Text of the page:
Previous studies have demonstrated that I-J-subregion-controlled Ia antigens are only expressed on a small subpopulation of peripheral T lymphocytes which includes the suppressor T cells of antibody responses (6). This subpopulation of T cells cannot be detected by conventional dye-exclusion cytotoxicity tests. A sensitive rosetting procedure therefore was developed for detecting the binding of anti-Ia antibodies to T lymphocytes. This assay system, unlike the complement lysis technique, has a low background and since it represents a direct binding assay could detect noncomplement-fixing antibodies in the antisera.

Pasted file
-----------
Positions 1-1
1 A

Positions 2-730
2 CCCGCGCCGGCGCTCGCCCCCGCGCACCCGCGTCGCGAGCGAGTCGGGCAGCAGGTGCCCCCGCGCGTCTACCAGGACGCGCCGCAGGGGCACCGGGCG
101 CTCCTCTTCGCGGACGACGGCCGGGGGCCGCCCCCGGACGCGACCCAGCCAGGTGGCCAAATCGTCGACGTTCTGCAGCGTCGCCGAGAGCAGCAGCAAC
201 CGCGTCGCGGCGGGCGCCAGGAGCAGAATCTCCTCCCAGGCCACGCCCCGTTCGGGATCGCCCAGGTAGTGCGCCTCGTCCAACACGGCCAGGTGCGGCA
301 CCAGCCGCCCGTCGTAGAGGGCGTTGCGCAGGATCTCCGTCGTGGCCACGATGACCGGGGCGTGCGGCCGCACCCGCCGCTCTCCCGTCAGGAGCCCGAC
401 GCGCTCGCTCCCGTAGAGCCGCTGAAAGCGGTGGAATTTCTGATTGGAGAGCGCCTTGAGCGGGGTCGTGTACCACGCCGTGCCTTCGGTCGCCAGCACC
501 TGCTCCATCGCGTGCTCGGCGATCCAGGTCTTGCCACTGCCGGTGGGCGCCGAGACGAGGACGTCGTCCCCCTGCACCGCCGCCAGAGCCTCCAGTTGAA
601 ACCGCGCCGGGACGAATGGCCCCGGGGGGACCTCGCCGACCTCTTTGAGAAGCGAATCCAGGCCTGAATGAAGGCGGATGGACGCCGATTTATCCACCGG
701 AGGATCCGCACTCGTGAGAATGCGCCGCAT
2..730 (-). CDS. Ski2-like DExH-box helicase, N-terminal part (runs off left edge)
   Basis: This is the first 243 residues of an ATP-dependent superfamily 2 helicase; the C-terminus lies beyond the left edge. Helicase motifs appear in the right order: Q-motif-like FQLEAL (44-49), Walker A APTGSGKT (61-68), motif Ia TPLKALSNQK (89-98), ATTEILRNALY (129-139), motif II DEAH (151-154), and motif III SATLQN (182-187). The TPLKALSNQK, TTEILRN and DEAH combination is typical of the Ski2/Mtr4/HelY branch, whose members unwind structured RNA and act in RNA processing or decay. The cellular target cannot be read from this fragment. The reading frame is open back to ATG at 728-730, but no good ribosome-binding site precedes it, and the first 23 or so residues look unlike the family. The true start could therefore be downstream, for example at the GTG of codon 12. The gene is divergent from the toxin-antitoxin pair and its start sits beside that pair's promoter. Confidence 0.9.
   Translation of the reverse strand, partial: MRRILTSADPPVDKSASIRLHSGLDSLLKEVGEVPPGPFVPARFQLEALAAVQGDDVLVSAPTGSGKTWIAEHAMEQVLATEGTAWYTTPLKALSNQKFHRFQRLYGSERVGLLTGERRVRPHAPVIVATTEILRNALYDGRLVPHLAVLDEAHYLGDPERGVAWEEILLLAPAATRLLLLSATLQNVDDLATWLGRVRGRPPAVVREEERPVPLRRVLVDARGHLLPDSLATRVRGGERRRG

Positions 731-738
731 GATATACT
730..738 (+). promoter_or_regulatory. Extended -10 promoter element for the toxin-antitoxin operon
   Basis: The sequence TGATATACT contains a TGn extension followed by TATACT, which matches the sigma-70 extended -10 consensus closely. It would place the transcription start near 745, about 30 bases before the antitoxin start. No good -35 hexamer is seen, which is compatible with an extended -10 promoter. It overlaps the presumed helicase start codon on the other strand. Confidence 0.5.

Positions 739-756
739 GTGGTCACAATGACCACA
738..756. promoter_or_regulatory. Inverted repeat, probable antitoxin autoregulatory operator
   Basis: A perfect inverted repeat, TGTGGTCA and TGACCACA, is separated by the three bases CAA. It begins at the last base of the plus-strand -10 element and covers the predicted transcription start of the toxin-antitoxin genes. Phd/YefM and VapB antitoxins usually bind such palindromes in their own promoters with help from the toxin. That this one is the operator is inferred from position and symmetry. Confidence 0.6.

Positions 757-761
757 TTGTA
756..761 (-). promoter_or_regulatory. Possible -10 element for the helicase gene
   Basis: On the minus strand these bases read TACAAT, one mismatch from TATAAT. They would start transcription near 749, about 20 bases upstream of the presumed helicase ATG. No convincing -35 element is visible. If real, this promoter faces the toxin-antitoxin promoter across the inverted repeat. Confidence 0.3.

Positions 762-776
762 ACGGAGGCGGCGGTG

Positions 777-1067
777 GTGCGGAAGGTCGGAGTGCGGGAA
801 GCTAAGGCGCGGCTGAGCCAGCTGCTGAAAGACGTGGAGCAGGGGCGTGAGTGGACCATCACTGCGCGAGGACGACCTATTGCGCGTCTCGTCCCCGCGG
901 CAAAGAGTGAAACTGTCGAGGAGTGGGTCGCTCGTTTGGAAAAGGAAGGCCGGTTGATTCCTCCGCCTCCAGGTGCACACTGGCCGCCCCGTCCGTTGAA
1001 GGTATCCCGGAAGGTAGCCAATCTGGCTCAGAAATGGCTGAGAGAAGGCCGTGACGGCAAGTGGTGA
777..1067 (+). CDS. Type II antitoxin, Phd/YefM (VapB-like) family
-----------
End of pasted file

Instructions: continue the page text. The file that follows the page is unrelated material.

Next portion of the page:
Anti-Ia sera were absorbed with B cells and using the rosetting procedure in genetic mapping studies the remaining antibodies were found to be directed against I-J-subregion-controlled determinants. These determinants were shown to be highly haplotype specific for H-2(k) and H-2(s) and appeared to be exclusively expressed on Ly-l.l(-), Ly2.1(+), T lymphocytes, at least some of which were suppressor T cells. Lymphoid organs differed in their content of anti-I-J-reactive cells, the hierarchy being spleen, lymph node more than thymus, bone marrow. In contrast, on a T-cell basis, a high proportion (35 percent) of the T cells in bone marrow reacted with anti-I-J antibodies, a substantial proportion (13 percent) of T cells from spleen were reactive, whereas the lymph node and thymus T-cell populations contained only a small proportion of positive cells (1-4 percent).